Richard Wilkinson and Kate Pickett keynote address at Governance Innovation Week 2015, University of Pretoria entitled “Why greater equality makes societies stronger”. The address was filmed on 3 June 2015.
By Frank Mattheis GovInn Senior Fellow
As the eyes of the British political elite are all on Scotland this week the report of the Social Impact Investment Taskforce, initiated by Mr Cameron last year, became second-tier news at best.
Yet, so-called social investments are the biggest trend among experts and practitioners trying to polish the dented reputation of capitalism. The Taskforce’s chair, venture capitalist Sir Ronald Cohen talks of uncovering the “invisible heart of the market”. The trick is to reconcile greed and ethics by creating more profits for capital being invested to resolve social problems. The Taskforce thus recommends all sorts of regulatory changes to financially reward those doing good for society. But simply, governments need to define the costs of undesired social phenomena. They then can create social impact bonds to offer investors appealing yields if the problem is solved with their money. If the measures of the bonds succeed in a given goal – e.g. preventing ex-convicts from reoffending – the state pays out returns from the spared social spending.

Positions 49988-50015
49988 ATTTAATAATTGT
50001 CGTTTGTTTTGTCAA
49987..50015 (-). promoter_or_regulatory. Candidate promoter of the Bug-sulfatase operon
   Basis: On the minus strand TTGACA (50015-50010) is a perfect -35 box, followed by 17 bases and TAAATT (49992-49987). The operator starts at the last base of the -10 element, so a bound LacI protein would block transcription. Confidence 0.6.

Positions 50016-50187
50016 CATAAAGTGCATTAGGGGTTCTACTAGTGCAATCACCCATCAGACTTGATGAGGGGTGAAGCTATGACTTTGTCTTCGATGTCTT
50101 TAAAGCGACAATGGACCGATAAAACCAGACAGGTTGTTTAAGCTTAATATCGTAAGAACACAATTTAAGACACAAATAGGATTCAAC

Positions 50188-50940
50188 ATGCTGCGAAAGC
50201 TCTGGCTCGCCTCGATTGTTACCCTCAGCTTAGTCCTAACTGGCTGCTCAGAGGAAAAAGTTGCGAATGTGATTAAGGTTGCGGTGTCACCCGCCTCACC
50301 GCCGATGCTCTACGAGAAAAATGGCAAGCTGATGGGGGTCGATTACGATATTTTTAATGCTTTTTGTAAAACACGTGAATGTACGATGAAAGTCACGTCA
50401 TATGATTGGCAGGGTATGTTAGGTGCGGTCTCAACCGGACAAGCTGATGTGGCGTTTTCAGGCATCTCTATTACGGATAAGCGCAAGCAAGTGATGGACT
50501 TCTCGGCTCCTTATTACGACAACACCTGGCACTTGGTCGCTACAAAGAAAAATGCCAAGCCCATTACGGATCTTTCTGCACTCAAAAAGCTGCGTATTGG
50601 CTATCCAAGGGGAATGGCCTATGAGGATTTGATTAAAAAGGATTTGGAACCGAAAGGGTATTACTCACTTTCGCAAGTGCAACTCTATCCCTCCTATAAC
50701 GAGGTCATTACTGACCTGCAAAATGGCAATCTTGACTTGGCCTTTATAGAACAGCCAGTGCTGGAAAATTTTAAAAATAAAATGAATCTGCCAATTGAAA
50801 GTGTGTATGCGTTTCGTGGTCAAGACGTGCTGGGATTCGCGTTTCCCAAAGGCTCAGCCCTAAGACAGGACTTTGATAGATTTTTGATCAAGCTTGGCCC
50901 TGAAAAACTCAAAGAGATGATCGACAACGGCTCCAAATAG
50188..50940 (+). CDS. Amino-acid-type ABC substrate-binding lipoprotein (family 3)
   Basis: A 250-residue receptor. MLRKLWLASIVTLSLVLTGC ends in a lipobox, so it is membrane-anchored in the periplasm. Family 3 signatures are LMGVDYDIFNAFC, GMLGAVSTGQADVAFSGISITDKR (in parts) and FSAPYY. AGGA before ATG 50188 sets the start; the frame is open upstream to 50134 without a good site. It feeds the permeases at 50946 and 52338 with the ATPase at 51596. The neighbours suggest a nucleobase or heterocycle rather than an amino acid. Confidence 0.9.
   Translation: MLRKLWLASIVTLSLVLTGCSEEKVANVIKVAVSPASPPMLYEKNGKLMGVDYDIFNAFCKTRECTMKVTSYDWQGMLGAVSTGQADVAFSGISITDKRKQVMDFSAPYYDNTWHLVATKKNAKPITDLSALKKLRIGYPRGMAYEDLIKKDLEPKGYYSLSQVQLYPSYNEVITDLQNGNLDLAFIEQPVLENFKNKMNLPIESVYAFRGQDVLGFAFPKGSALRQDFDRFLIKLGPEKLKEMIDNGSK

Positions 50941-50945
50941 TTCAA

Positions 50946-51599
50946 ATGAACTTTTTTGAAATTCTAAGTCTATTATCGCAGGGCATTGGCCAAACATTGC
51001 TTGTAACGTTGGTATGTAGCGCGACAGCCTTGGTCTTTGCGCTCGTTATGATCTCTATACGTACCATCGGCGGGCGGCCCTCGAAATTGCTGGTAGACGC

The idea seems brilliant because it is so simple. But there is a fine line between simple and simplistic. The core mechanism of social investment is to transforming reduction in national spending into private revenues.
Consequently, the ‘new paradigm’ presented in the report translates into an entire re-definition of public goods. The most urgent social problems are not identified by the society itself but according to how much of a drain they represent to public budgets. How much attention illiteracy or domestic violence receives would be determined by the yield assessment of investors.